Beer happens to be the oldest recorded recipe known to man, and over thousands of years, it has been transformed into so many categories and given so many different labels that they are almost impossible to keep track of. I mean seriously – beer, lager, ale, stout – beer is beer, who cares what it’s called? Hoptometrists do, which is the reason for this first-of-many feature, “What is a Lager?”
Truth is, all beers are essentially either lagers or ales. Everything else is just a specific brewing style of one of these two types of beer. Three main factors distinguish these two forms of beer: yeast, time and temperature with yeast being the most significant difference.
Lager yeasts like lower fermentation temperatures (typically 46 to 55 degrees Fahrenheit). Lager yeasts produce less fruity esters than ale yeasts, but can produce more sulfur compounds during primary fermentation. Many first time lager brewers are astonished by the rotten egg smell coming from their fermentors, sometimes letting it convince them that the batch is infected and causing them to dump it. Don’t do it! Fortunately, these compounds continue to vent during the conditioning (lagering) phase and the chemical precursors of other odious compounds are gradually eaten up by the yeast. A previously rank smelling beer that is properly lagered will be sulfur-free and delicious at bottling time.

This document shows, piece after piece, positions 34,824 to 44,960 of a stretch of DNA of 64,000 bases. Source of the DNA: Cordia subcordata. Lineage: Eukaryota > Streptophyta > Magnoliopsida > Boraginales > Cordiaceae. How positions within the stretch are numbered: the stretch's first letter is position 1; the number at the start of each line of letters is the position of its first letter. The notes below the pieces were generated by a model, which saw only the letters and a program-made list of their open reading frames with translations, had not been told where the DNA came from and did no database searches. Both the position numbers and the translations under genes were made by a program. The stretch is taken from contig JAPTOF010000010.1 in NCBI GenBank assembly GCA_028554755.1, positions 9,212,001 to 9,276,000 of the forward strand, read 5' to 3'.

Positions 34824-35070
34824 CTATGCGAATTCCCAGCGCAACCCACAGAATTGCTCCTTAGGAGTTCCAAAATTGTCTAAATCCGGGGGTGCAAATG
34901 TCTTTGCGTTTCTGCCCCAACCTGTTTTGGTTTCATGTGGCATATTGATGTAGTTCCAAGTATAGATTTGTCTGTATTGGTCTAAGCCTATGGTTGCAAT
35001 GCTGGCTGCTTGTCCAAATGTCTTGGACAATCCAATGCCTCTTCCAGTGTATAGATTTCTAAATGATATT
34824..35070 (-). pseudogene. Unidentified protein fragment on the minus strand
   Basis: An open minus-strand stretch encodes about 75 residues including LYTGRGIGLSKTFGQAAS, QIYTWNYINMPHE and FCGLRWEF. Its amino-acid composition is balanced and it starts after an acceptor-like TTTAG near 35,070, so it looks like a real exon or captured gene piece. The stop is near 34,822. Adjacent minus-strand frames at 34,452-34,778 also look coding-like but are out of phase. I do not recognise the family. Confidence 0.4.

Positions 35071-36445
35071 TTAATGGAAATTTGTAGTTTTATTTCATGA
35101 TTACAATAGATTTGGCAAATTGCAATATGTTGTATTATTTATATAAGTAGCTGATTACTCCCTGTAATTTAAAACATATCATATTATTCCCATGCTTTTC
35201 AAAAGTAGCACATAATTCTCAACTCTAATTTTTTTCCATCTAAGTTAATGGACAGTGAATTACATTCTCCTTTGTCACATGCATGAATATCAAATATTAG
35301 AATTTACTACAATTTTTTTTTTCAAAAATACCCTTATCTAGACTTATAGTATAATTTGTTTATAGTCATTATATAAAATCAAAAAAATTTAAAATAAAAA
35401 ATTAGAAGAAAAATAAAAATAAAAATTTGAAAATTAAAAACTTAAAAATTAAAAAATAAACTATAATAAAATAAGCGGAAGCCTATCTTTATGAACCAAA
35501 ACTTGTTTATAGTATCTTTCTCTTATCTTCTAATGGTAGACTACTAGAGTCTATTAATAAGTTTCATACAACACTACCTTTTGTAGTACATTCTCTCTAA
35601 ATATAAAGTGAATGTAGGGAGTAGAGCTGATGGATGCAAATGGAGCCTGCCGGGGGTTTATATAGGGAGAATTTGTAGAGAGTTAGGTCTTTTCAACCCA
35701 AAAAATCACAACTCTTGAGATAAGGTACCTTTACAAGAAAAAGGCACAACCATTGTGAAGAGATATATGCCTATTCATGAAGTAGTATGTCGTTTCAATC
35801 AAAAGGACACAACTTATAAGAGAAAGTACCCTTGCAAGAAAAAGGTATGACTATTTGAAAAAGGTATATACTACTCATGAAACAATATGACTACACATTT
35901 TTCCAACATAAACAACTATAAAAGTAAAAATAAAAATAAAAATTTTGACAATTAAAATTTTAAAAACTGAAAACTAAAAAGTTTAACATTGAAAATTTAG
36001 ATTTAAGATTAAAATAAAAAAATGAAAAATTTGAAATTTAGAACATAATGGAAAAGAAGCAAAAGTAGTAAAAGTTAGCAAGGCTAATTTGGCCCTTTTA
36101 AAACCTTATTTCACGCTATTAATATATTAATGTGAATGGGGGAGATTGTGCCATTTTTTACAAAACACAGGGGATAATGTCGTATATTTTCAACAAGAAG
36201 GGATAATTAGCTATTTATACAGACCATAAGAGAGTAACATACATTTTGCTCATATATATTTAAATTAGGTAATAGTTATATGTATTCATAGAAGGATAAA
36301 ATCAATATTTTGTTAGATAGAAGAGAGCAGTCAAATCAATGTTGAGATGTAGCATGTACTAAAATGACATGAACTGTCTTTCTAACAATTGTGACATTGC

The lower fermentation temperature decreases the rate at which the yeast works, and lengthens fermentation times. The primary fermentation phase for ales is often 2 – 5 days, but 1 – 3 weeks is normal for a lager, depending on the malts used, the yeast strain, and the temperature at which conditioning occurs.
Lagers produced worldwide are usually either light or dark, and vary greatly in flavor, color, and composition. However, because lager yeasts ferment more aggressively, they leave behind less residual sweetness. This results in a clean beer with lighter aroma and flavor. They are also typically higher in alcohol content and served at cooler temperatures than their ale counterparts.